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$file = '{include file="{$COMMON_TPL_PATH}common/header_admin.tpl"}
{include file="{$mainPage}"}
{include file="{$COMMON_TPL_PATH}common/footer_admin.tpl"}';
preg_match('/^(\{\})|^(\{\*([\S\s]*?)\*\})|^(<\?(?:php\w+|=|[a-zA-Z]+)?)|^([     ]*[
]+[  ]*)|^(\{strip\})|^(\{\/strip\})|^(\{literal\})|^(\{\s{1,}\/)|^(\{\s{1,})|^(\{\/)|^(\{)|^(([\S\s]*?)(?=([    ]*[
]+[  ]*|\{|<\?)))|^([\S\s]+)/', $file, $matches);
var_dump($matches);

Why the output is:

array(13) {
  [0]=>
  string(1) "{"
  [1]=>
  string(0) ""
  [2]=>
  string(0) ""
  [3]=>
  string(0) ""
  [4]=>
  string(0) ""
  [5]=>
  string(0) ""
  [6]=>
  string(0) ""
  [7]=>
  string(0) ""
  [8]=>
  string(0) ""
  [9]=>
  string(0) ""
  [10]=>
  string(0) ""
  [11]=>
  string(0) ""
  [12]=>
  string(1) "{"
}

It seems to me that ^([\S\s]+) can match the whole string..

share|improve this question
    
You are right about [\s\S]. See this stackoverflow.com/questions/4544636/… –  codaddict Dec 29 '10 at 7:35

1 Answer 1

up vote 1 down vote accepted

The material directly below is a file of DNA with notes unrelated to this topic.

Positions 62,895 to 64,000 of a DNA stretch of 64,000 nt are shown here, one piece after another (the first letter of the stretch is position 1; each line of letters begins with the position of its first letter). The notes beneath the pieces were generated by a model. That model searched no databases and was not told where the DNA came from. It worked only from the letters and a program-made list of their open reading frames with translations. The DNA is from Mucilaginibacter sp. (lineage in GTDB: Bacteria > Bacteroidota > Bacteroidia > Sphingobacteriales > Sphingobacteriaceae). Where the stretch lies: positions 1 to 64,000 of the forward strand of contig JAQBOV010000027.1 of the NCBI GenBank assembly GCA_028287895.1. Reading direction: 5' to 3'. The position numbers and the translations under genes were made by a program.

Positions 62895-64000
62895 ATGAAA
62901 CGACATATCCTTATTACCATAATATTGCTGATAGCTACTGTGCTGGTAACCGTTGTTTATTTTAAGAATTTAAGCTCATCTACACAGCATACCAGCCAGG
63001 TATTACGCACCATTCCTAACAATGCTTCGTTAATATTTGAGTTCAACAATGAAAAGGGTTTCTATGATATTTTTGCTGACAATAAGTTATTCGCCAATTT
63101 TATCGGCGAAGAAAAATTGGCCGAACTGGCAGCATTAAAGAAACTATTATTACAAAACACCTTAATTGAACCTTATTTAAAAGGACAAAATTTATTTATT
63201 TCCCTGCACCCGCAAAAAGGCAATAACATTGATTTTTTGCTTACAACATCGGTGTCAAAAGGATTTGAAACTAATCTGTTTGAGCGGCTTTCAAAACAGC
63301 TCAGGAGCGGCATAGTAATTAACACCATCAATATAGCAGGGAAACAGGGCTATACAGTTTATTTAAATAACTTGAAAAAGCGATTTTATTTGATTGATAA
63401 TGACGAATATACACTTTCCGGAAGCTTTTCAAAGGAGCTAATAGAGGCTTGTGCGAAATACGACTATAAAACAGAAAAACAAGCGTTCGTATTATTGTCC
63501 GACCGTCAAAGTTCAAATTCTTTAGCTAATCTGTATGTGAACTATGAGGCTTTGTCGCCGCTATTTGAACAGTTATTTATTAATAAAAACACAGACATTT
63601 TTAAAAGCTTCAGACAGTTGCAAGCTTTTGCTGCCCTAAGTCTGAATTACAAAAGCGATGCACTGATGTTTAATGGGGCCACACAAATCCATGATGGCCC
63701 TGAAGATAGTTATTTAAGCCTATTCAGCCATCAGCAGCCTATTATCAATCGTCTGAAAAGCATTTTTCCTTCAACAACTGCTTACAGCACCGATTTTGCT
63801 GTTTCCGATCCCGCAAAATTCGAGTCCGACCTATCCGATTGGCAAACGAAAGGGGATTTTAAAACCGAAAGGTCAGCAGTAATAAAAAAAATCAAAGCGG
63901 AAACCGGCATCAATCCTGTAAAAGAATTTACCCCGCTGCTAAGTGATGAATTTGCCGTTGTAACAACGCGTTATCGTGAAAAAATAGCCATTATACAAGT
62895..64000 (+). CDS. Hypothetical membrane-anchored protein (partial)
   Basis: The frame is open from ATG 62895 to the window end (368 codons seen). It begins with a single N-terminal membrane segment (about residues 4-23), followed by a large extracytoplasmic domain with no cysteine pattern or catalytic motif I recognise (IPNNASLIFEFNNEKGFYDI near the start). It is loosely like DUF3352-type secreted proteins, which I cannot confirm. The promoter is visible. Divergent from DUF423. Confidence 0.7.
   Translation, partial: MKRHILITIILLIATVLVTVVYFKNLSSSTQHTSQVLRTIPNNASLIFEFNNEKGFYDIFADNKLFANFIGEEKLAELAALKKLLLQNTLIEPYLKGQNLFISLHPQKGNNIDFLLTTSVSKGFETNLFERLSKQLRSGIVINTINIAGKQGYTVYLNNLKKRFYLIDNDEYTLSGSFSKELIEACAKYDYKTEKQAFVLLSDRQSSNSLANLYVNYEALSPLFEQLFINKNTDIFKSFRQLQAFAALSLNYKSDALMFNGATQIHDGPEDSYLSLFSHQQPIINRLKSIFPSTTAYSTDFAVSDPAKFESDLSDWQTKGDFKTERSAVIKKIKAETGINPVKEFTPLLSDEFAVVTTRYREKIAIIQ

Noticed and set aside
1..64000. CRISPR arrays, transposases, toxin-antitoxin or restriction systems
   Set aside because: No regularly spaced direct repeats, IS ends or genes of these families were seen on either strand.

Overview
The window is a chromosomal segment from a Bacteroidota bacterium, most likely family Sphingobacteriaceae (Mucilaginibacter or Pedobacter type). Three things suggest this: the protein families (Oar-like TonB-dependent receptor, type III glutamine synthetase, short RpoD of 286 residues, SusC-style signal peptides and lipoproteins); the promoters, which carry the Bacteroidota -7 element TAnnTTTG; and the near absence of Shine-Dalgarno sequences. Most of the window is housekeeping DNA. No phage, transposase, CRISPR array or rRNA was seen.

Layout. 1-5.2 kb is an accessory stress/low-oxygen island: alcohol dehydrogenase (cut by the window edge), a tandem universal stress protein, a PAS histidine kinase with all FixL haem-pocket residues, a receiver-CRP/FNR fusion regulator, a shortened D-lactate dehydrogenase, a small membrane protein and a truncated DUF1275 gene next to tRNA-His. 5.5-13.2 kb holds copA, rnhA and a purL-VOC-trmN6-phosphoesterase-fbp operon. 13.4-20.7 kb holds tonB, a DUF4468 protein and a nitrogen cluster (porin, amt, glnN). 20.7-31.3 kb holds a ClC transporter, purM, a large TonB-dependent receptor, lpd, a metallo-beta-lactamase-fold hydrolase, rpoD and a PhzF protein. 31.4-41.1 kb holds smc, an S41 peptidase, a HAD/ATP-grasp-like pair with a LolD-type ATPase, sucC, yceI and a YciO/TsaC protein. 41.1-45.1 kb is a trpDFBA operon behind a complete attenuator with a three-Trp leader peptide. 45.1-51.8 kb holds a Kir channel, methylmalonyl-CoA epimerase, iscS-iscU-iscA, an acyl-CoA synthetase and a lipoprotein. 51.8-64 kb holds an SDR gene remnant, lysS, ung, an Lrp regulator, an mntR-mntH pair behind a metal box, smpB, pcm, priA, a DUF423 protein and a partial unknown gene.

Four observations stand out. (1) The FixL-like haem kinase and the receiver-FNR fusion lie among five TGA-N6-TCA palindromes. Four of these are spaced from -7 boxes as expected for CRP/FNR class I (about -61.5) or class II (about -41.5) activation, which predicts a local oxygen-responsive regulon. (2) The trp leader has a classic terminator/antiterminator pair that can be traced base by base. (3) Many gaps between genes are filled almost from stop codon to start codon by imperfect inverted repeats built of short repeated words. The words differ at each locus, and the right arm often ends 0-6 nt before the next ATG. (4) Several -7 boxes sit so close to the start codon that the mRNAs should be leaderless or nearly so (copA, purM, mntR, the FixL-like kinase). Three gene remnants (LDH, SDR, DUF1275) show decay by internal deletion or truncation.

The reason is that group 12 (^(\{)) matches successfully, and therefore the regex engine stops. It never even gets to try to match group 16 (^([\S\s]+)).

If you put group 16 before group 12, then it will match the entire string. However, since [\s\S] matches any character at all (and can be abbreviated to . when using the s modifier), then none of the other groups will ever match.

All in all, your regex looks quite weird. I wouldn't be surprised if it contained a few bugs aside from the obvious warts like trying to put several spaces into a single character class.

share|improve this answer
    
BTW,what does (?= mean in the above regex? –  smarty Dec 29 '10 at 7:54
    
(?=...) is a positive lookahead. It asserts that it is possible to match its contents at the current position without actually adding those characters to the match. So foo(?=bar) will match foo only if it is followed by bar. –  Tim Pietzcker Dec 29 '10 at 8:07

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